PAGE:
Stories in Stone
The Complete Illustrated Guide to Cemetery Symbolism
The language of symbols is one that has been with us from the beginning of recorded history. Our everyday life is full of symbols. We see many of them when we are driving: arrows point us in the right direction, upside-down pyramids tell us of slow-moving vehicles, and octagons caution us to stop. There are multitudes of business symbols we encounter everyday: a stylized pair of golden arches indicates there's a McDonald's restaurant located nearby; a checkmark called a "swoosh" subtly informs that its owner is wearing a Nike product; a polychrome apple with a bite taken out of it whimsically announces that its product is an Apple computer; a storefront displaying a symbol of three balls shows that its business is a pawn shop.
The meaning of most symbols has remained fairly consistent through the centuries: crosses for Christians, six-pointed stars for Jews, the yin-yang symbol for Buddhists-and hearts speak of love, lambs of innocence, and circles of completeness and immortality. But, nowhere is the language of symbols more apparent than in cemeteries. Dead men may tell no tales, but their tombstones do. Besides informing us of people's names and dates of birth and death, tombstones often tell us what religion they affilated with, what ethnicity they descended from, what clubs and organizations they belonged to, what occupations they worked in, and what thoughts they held on the afterlife.
Journey with us now into the little-known world of cemeteries. The author provides fascinating information and stunning full-color and black-and-white images of funerary architecture designed for eternal life, from mausoleums, chapels, and offices, to tombs, sculptures, and memorials. He then draws us into the very personal area of stone relics designed especially for the deceased, from likenesses of plants, animals, mankind, and mortality, to icons of religion, societies, clubs, and final impressions of how the occupant wanted to be remembered.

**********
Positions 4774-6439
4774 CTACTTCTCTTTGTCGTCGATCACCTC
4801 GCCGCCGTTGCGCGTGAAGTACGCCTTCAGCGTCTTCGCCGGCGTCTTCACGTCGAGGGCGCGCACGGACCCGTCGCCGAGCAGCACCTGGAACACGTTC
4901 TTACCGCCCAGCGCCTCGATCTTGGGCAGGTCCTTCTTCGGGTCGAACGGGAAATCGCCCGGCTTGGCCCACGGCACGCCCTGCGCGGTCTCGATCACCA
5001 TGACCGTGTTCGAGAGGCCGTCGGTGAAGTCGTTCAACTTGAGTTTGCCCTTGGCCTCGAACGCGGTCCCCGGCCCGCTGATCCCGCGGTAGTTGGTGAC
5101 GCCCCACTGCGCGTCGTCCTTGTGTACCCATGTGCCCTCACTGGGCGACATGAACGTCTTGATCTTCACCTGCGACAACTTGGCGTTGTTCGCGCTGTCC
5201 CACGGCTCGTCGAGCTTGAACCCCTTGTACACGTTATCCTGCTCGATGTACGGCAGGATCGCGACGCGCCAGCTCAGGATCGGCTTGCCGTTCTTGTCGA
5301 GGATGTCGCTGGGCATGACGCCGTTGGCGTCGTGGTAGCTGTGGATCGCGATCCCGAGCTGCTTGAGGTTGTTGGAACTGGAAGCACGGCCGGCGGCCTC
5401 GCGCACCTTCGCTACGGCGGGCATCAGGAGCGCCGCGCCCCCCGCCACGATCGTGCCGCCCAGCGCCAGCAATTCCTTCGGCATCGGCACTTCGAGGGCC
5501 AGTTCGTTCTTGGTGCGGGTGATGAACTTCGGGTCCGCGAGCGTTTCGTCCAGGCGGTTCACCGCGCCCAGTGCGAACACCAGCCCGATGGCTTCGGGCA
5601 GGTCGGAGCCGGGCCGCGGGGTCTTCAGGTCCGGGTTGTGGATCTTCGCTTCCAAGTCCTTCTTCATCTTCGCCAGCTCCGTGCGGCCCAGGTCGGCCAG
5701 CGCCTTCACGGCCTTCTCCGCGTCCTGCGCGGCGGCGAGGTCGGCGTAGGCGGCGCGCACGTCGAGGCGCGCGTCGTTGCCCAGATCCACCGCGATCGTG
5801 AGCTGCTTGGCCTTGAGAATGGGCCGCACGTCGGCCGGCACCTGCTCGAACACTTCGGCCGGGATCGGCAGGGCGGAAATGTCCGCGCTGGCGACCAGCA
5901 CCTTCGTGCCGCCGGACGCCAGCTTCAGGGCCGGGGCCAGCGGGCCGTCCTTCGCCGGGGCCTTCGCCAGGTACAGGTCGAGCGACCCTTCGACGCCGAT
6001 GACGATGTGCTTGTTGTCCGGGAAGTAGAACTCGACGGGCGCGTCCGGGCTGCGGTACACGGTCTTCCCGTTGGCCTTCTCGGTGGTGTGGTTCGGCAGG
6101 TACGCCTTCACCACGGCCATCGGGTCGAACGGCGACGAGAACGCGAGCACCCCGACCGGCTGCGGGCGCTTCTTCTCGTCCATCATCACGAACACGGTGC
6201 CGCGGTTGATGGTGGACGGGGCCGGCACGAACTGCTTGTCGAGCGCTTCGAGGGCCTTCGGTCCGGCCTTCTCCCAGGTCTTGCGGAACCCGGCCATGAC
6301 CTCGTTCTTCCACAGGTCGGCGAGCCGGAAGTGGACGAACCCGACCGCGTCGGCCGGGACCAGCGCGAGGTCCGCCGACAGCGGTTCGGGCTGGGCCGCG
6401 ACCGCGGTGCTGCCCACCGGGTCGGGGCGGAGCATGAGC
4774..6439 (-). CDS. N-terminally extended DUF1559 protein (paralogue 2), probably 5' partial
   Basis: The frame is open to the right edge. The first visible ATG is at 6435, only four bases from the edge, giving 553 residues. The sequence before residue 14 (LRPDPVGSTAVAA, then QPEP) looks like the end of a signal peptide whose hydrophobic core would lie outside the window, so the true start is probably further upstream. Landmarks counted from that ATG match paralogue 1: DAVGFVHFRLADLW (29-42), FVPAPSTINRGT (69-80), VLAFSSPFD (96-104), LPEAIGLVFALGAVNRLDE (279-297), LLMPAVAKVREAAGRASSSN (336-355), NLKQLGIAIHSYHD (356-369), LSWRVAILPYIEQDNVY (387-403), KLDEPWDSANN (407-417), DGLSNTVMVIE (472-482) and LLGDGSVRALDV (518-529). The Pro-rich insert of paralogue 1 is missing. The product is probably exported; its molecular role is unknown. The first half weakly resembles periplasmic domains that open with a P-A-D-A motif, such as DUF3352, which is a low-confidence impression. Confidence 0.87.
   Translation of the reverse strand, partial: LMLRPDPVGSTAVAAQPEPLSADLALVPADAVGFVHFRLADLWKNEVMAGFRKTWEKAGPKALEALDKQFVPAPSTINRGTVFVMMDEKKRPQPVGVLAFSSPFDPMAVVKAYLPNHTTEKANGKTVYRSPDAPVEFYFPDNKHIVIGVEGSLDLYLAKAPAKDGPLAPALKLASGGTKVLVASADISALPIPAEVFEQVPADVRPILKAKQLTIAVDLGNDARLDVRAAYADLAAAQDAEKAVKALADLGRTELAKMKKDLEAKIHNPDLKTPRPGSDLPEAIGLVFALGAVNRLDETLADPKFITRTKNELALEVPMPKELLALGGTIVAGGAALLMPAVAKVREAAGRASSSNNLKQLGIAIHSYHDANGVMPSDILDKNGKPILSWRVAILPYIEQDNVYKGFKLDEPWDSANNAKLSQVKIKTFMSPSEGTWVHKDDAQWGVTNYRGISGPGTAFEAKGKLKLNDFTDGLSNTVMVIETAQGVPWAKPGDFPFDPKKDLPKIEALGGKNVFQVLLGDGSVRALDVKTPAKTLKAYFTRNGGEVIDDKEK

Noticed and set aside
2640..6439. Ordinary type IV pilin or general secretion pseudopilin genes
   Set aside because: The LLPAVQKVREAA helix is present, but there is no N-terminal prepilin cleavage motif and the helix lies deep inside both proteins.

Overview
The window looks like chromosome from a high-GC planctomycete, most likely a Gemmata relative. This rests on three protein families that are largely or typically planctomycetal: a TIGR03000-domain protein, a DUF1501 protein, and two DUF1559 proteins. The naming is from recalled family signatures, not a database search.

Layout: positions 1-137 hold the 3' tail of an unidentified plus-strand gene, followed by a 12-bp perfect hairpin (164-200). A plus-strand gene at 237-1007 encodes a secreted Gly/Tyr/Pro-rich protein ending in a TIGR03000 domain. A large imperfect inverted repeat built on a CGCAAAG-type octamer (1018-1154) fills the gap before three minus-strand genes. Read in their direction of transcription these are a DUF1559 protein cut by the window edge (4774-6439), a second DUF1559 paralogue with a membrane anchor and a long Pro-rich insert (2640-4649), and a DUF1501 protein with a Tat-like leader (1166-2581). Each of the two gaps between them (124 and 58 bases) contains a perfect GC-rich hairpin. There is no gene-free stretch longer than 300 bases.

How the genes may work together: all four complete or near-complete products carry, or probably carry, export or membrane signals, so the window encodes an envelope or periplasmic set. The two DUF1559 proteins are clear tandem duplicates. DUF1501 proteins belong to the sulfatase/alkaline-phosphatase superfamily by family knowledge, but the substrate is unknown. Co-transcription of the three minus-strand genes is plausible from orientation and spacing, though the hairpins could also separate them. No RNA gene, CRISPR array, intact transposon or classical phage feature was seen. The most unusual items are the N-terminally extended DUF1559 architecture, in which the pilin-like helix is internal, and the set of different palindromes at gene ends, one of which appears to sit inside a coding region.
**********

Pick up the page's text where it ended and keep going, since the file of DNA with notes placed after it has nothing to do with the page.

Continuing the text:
Chico, California-based photographer Douglas Keister has photographed twenty-two award-winning, critically acclaimed books. His seventeen books on architecture include four books on Victorian homes (Daughter's of Painted Ladies, Painted Ladies Revisited, America's Painted Ladies and Victorian Glory); three books on bungalow homes (The Bungalow, Inside the Bungalow and Outside the Bungalow), a book on 1920s whimsical homes (Storybook Style) a book about cemetery art and architecture (Going Out in Style), a book on Spanish architecture, (Red Tile Style), six books on bungalow details and Classic Cottages, that will be published by Gibbs Smith Publisher in the Spring of 2004. Keister photographed and wrote an award winning children's book (Fernando's Gift), has two monographs of his personal work (Black Rock and Driftwood Whimsy), a book on classic travel trailers, (Ready to Roll) and a book on cemetery symbolism, Stories in Stone: The Complete Illustrated Guide to Cemetery Symbolism, that will be published by Gibbs Smith Publisher in the Spring of 2004. His wealth of books on architecture has earned him the title, "America's most noted photographer of historic architecture."
Thank you for having this book available. I will enjoy it very much.Published 9 days ago by Mrs. Denise I. Akers
I am a cemetery buff and this is a great reference book for my genealogy library. Well done!Published 1 month ago by Marianne E. Bradley
It will be a big help when walking cems and enjoying the peace and quiet. I have enjoyed cems since I was a child. Read morePublished 1 month ago by barb
"Stories in Stone" is an outstanding guide to understanding the symbolism of cemetery sculpture. Read morePublished 2 months ago by Larry Benjamin
Tremendous photography...great quality paper...and field guide-size will make this a nice companion volume for my frequent forays to cemeteries. Read morePublished 2 months ago by Jim Schmidt
I have not read the book yet, but have scanned it a half dozen times. It appears the author is very knowledgeable about this topic and writes very simply and understandably, so... Read morePublished 2 months ago by Robert J. Walsh